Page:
When "Disenchanted" made its debut at the Orlando Fringe Festival in 2011, it had a different title — one that rhymes with "Witches of the Kingdom."
The change in name aptly signifies how this show has matured, from one that would use a coarse word gag just for the shock value to today's more polished production that earns its laughs honestly.
And "Disenchanted" deserves every laugh it gets. It sparkles, it charms and when the occasional zip-a-dee-doo-dah zinger hits below the belt, there's good reason and a great payoff.
The title change is important, too, because it drives the show's tone: These women onstage aren't malicious or spiteful shrews, they are simply fed up. They have had it up to their sparkly tiaras with how their stories have been commandeered.
Snow White frankly says she has "a bone to pick with our old buddy, Walt." That would be Walt as in Disney, of course, whose empire is the butt of many of the jokes. Some are subtle — Pocahontas throws a handful of colored leaves over herself, reminiscent of an old Animal Kingdom show. Others are more direct: A very funny diatribe from Cinderella about talking mice ends up attacking a certain corporate rodent who makes his home on Main Street, U.S.A.
This all plays well to a hometown, Disney-savvy crowd. But a clever underpinning of "Disenchanted" is that so pervasive is the "princess-complex," to use the show's lingo, every audience is Disney-savvy.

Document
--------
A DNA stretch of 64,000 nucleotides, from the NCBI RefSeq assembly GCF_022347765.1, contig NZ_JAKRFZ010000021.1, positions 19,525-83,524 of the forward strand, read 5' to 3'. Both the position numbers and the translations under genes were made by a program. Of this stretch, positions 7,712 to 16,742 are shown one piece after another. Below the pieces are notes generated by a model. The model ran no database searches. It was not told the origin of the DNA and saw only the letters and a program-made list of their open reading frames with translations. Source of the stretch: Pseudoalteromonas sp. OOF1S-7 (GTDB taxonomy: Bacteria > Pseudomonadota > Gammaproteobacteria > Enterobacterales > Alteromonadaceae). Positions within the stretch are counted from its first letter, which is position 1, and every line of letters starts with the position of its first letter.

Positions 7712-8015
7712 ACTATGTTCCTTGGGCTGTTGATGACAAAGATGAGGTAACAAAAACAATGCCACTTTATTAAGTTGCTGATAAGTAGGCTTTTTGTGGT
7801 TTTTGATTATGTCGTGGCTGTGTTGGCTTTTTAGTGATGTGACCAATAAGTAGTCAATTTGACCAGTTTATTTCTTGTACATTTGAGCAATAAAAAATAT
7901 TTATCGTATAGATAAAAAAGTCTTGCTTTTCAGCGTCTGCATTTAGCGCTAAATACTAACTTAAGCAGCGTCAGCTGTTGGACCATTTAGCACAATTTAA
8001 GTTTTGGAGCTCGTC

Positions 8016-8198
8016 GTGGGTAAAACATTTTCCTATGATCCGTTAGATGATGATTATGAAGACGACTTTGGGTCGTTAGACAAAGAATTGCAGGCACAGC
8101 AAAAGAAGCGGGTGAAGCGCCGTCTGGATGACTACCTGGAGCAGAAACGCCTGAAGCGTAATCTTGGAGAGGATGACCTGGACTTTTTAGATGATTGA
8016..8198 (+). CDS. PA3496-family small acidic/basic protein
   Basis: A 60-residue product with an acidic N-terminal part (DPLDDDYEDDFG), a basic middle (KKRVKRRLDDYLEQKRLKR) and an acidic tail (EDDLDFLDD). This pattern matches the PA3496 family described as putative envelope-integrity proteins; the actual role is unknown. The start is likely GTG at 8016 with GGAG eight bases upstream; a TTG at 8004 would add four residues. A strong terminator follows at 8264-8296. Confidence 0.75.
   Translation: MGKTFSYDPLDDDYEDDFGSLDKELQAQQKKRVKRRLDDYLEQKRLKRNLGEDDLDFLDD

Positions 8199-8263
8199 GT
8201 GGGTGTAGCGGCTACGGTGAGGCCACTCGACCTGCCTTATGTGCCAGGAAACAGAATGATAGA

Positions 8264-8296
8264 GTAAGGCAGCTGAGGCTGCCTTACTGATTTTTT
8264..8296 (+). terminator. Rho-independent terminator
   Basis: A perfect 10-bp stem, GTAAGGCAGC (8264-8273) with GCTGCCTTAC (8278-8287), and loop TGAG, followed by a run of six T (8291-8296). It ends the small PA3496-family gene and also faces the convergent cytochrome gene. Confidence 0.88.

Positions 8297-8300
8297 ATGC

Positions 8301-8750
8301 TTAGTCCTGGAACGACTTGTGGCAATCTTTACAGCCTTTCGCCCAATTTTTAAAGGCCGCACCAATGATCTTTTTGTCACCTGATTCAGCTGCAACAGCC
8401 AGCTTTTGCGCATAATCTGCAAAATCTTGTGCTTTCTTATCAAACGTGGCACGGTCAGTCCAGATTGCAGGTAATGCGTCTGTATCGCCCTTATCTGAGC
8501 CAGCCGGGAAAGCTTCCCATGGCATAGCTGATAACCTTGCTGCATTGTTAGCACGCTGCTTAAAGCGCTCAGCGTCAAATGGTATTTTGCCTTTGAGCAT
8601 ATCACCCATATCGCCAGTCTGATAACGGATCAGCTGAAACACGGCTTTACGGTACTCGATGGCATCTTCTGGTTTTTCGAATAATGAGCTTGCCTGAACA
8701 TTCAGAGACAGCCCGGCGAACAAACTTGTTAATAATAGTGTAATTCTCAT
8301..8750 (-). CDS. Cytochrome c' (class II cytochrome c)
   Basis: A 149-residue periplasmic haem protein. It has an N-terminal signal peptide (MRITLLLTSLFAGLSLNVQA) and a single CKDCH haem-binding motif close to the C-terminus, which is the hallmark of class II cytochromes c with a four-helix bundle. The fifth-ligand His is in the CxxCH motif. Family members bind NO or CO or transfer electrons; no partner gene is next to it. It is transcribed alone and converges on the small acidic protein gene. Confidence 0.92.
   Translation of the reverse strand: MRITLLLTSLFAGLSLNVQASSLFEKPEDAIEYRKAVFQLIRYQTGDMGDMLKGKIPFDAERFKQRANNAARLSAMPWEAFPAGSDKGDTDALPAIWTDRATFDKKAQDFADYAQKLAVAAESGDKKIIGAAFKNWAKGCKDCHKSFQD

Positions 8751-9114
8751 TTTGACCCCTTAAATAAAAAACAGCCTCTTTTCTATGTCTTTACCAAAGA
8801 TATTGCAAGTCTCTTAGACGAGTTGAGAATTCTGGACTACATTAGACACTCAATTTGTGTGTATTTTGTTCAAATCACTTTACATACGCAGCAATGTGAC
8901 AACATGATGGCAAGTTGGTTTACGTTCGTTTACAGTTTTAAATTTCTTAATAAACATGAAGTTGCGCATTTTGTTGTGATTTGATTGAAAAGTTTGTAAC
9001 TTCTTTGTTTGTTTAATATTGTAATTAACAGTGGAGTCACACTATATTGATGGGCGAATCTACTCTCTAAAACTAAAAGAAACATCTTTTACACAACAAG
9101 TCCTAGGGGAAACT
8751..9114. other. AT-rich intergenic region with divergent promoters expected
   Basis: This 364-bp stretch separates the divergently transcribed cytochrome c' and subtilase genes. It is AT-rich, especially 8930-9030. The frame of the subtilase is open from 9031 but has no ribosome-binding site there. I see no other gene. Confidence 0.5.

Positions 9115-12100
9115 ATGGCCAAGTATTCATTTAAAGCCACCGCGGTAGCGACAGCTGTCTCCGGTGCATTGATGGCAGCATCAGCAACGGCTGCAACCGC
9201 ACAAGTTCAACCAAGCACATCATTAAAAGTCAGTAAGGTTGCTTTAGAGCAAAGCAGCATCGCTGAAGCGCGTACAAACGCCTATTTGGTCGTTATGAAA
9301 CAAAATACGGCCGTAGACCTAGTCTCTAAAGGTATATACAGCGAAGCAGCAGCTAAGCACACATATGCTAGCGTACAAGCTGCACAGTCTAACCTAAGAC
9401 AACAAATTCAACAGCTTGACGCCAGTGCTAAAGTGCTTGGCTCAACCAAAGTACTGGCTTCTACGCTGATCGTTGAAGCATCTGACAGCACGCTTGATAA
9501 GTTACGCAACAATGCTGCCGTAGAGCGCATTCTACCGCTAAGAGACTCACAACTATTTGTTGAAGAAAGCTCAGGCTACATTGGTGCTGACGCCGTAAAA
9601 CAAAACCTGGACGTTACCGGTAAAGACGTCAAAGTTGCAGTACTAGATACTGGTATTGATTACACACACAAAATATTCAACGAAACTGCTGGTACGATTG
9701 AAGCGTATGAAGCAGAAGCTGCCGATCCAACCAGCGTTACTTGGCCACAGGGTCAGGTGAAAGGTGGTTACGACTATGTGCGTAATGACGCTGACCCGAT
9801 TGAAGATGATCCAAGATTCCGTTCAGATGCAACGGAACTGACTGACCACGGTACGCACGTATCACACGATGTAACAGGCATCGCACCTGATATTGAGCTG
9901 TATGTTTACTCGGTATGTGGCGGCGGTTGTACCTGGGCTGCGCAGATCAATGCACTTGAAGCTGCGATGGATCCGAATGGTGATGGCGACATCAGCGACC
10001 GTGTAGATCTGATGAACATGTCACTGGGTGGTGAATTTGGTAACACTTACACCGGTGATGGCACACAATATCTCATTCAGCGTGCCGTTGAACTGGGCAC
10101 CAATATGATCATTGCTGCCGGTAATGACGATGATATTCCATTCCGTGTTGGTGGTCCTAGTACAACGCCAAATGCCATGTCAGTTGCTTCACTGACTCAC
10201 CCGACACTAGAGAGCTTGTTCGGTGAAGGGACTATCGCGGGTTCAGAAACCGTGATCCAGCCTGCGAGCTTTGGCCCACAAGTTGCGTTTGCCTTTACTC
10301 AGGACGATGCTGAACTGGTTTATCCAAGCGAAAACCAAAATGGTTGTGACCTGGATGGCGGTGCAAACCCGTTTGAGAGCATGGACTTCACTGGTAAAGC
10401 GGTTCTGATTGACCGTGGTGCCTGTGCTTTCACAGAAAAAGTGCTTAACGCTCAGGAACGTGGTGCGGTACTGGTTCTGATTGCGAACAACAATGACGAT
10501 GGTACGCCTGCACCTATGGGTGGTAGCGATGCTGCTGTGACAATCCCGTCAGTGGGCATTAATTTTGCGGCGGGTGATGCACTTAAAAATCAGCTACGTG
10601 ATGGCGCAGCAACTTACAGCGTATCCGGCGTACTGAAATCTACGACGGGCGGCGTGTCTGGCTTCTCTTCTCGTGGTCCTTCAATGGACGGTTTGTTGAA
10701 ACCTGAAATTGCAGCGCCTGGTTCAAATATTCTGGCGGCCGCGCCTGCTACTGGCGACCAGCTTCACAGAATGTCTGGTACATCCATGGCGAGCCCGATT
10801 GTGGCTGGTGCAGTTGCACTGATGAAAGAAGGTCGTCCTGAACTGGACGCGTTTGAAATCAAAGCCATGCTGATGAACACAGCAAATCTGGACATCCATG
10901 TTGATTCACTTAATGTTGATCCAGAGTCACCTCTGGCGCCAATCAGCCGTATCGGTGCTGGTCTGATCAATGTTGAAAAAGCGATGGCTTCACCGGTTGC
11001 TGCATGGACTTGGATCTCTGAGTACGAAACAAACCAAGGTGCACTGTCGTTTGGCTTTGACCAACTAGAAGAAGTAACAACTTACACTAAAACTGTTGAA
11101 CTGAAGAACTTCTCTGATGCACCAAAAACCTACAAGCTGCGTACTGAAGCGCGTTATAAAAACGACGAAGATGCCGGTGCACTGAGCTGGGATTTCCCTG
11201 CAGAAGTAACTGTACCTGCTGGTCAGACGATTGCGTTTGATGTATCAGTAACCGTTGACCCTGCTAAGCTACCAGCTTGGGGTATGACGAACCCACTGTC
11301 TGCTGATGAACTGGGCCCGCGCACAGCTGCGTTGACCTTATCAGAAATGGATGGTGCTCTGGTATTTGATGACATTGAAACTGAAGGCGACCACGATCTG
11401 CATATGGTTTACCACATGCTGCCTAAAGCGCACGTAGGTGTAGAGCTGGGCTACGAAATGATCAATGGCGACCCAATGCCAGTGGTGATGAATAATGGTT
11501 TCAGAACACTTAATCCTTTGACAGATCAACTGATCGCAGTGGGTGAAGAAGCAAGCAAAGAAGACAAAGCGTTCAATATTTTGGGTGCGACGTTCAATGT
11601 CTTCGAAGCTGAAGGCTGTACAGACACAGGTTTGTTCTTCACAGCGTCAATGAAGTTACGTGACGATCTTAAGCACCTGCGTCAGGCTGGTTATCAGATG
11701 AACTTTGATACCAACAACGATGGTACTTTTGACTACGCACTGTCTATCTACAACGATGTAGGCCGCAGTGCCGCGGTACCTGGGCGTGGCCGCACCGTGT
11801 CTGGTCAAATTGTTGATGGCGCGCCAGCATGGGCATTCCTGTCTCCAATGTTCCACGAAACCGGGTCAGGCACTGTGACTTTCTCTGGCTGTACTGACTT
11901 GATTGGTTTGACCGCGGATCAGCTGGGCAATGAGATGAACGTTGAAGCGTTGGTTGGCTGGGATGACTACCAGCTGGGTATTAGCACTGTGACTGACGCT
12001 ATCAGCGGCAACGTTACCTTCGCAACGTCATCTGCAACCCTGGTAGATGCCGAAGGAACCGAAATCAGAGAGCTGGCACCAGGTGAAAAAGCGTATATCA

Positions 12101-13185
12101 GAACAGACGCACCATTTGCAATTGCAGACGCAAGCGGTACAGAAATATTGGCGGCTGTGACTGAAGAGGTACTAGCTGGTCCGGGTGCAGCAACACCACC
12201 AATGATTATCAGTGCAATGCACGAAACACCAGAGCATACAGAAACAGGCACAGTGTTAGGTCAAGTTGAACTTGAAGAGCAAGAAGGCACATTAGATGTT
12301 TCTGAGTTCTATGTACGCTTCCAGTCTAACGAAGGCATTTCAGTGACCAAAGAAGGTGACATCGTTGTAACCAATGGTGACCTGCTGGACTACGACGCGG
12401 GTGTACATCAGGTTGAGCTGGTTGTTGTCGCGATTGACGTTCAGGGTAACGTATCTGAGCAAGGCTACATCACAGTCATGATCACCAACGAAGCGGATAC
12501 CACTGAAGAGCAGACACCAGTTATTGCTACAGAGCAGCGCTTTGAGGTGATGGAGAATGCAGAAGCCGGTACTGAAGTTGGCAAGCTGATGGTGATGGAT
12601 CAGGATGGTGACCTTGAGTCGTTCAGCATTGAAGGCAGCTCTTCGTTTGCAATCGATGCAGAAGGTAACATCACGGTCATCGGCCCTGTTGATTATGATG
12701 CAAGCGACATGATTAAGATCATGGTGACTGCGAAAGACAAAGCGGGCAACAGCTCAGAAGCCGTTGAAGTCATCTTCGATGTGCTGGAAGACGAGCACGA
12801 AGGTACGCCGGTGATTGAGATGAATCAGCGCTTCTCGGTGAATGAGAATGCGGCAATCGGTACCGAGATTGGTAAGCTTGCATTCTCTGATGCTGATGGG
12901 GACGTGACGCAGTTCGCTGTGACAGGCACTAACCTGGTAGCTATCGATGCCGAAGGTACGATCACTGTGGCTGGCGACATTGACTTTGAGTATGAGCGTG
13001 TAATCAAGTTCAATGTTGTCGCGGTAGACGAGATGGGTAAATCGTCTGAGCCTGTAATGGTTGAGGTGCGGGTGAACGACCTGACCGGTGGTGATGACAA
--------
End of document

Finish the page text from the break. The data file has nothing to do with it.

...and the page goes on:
Michelle Knight's slinky Snow White is the ringleader as she and fellow princesses ponder body image and sexual politics, never through preaching but in fresh comic song after song by writer Dennis T. Giacino. (Bring on the cast album.) Knight has never been better — she owns the stage and delivers her withering comments with just the right trace of a smile on her ruby-red lips.
She's joined by Breanne Pickering, whose ditzy Cinderella delightfully tweaks the stereotype of the typical bubble brain, and Andrea Canny, fresh off the title role in "Lizzie Borden," who makes the Little Mermaid a boozy delight. Lulu Picart puts her powerful voice to great use as Mulan and Pocahontas, two characters who sing Giacino's more reflective songs.
A production decision dilutes the soul-sister power of Shonda L. Thurman's "Finally" — an ode to the first black Disney princess, the one who kisses a frog. Because Thurman has multiple roles, we've already seen a black princess on stage.
And though Hannah Berry-Matthews scores with some good-natured jibes, her Sleeping Beauty is the least defined principal character. That makes her call to action, "Just Wake Up," less cathartic than it should be.
Director Fiely Matias keeps the energy level high and movements uncomplicated, so the focus is on his cast's personalities. Exquisite costumes by Vanessa Leuck and a cleverly unsophisticated set design by Gentry Akens add to the fairy-tale feel.
If wishes really do come true, this sharply executed show will run happily ever after.
• What: Musical comedy starring favorite fairy-tale princesses, for teenagers and older
• Length: 1:40, no intermission
• Where: The Abbey, 100 S. Eola Drive, Orlando
• When: Select days and times, including matinees and late-night shows, through Oct. 27. Complete schedule at abbeyorlando.com
• Tickets: $40 general, $50 VIP
• Call: 866-468-7630Copyright © 2015, CT Now